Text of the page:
The aforementioned councils were all considered "ecumenical" and, therefore, binding on all orthodox Christians. In the West, however, Saint Augustine of Hippo followed Tertullian and Ambrose in teaching that the Holy Spirit proceeded from the Father and the Son, though subordinate to neither. Other Latin Church Fathers also spoke of the Spirit proceeding from both the Father and the Son. While familiar in the West, however, this way of speaking was virtually unknown among the ancient churches of the Greek-speaking Eastern Roman Empire. (However, a regional council in Persia, in 410, introduced one of the earliest forms of the filioque in its version the creed, specifying that the Holy Spirit proceeds from the Father "and from the Son.")
The first Latin council to add the phrase and the Son (filioque) to its creed was the Synod of Toledo in Spain in 447. The formula was also used in a letter from Pope Leo I to the members of that synod. The addition came about in opposition to fifth century manifestations of a form the Arian "heresy" which was prevalent among the Germanic tribes of Europe. By affirming the Holy Spirit's procession from both the Father and the Son, the bishops at Toledo intended to exclude Arian notions that the Son was something less than a co-eternal and equal partner with the Father from the very beginning of existence.
At a the third synod of Toledo in 589, the ruling Visigoths, who had been Arian Christians, submitted to the Catholic Church and were, thus, obliged to accept the Nicene Creed with the addition of the filioque. The filoque was later accepted by the Franks, who, under Pippin the Younger and his son Charlemagne, rose to dominance in Europe. In the West, the filioque was thus widely accepted as an integral part of the Nicene Creed and an integral part of the battle against the Arian heresy.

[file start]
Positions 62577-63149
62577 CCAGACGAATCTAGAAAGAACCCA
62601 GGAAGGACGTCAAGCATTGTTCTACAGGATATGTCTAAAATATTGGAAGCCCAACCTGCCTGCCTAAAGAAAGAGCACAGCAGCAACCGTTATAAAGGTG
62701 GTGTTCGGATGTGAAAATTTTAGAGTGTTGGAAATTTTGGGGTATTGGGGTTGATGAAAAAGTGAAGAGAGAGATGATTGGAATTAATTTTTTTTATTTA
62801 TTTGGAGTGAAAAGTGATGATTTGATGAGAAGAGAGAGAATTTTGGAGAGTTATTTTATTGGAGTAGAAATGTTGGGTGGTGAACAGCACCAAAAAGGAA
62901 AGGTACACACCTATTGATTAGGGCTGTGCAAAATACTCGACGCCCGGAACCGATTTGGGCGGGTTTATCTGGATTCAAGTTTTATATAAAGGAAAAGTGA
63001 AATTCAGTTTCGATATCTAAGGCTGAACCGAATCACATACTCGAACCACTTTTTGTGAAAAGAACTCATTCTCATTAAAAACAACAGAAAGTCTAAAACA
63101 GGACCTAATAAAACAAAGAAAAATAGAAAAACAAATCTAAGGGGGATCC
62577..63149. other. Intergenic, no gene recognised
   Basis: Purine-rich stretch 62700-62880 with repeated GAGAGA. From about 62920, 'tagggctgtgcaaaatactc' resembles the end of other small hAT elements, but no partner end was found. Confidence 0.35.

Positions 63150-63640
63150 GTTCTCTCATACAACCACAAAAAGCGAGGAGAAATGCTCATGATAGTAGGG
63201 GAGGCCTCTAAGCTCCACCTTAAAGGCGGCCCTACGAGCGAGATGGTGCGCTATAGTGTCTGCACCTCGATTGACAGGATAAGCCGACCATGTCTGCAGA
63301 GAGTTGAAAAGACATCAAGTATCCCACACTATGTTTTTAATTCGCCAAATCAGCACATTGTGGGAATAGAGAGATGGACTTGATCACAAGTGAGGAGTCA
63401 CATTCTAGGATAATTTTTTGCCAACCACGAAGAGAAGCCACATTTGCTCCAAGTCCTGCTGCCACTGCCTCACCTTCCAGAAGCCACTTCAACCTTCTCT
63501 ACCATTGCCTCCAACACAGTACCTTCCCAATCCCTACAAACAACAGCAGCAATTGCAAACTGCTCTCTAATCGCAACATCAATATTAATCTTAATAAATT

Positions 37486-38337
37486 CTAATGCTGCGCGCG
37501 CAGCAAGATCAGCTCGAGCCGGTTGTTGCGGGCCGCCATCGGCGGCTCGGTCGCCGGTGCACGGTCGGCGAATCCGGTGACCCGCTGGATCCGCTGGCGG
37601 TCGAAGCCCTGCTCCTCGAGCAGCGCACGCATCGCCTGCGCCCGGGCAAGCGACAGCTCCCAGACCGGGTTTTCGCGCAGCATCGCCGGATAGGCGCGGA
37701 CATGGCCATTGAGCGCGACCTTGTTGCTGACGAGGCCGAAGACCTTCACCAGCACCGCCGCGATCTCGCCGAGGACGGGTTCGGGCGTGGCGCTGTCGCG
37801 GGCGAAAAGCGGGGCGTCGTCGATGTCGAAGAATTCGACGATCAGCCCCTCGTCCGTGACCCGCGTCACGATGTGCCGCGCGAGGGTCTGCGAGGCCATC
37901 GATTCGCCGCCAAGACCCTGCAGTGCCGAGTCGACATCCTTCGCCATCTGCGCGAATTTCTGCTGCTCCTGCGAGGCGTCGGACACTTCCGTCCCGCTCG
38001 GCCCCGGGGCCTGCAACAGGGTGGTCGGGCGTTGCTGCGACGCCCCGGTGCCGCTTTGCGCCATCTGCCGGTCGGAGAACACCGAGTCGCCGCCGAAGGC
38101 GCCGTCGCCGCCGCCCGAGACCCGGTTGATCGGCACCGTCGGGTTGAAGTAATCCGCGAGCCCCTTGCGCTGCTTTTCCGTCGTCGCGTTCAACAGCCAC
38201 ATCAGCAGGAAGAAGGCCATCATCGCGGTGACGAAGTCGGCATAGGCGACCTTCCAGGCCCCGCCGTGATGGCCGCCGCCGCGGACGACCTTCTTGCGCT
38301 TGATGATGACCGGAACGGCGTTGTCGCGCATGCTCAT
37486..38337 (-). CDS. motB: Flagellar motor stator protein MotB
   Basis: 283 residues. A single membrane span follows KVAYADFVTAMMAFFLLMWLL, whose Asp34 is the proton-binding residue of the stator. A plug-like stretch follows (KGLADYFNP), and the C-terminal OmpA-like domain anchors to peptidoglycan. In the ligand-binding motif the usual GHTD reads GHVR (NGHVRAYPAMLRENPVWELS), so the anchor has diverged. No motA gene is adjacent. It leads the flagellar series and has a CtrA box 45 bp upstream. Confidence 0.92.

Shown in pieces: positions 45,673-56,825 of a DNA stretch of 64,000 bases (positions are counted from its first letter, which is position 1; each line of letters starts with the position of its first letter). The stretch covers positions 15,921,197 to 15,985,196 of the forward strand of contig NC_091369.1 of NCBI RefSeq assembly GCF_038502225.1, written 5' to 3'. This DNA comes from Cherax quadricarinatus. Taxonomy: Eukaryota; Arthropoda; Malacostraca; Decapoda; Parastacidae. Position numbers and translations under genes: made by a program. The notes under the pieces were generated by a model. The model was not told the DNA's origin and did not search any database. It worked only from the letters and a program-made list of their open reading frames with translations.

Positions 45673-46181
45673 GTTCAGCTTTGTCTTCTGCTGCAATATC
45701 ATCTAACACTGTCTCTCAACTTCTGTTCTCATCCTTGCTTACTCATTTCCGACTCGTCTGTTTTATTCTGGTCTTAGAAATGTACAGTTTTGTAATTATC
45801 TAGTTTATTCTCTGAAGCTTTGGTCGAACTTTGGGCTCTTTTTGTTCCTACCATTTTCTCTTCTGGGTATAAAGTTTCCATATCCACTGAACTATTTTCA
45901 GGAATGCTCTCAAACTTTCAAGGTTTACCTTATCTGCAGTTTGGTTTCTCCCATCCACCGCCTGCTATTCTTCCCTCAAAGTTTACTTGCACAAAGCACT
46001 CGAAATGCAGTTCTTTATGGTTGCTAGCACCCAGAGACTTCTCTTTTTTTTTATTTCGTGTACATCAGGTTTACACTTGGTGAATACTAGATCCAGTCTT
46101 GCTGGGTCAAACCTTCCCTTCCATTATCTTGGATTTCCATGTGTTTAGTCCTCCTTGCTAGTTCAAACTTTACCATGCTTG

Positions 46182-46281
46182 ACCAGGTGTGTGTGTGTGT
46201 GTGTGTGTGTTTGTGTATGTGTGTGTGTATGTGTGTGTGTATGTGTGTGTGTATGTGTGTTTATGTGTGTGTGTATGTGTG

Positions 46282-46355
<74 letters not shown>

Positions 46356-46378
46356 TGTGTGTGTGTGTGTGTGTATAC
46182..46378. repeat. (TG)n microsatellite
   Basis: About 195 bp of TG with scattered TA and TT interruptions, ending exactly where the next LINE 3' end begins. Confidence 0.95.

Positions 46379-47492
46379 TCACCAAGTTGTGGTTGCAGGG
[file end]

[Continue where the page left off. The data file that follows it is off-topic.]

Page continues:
Some westerners, however, demonstrated a sensitivity to eastern concerns that the filioque represented an innovation that was clearly not part of the received tradition of the ecumenical councils. In the early ninth century, Pope Leo III stated that although he personally agreed with the filioque, he opposed adopting it formally in Rome. As a gesture of unity with the East, he caused the traditional text of the Nicene Creed—without the filioque—to be displayed publicly. This text was engraved on two silver tablets at the tomb of Saint Peter. However, the practice of adding the filioque was retained in many parts in the West in spite of this papal advice.
In the East, the inclusion of the filoque clause in western versions of the creed was looked upon with suspicion, especially in view of the fact that the canons of the Third Ecumenical Council (in Ephesus in 431) specifically forbade and anathematized any additions to the Nicene Creed. The eastern view was that only another ecumenical council could further clarify such issues, and that neither local western councils nor even the pronouncement of a pope could authorize such a fundamental change.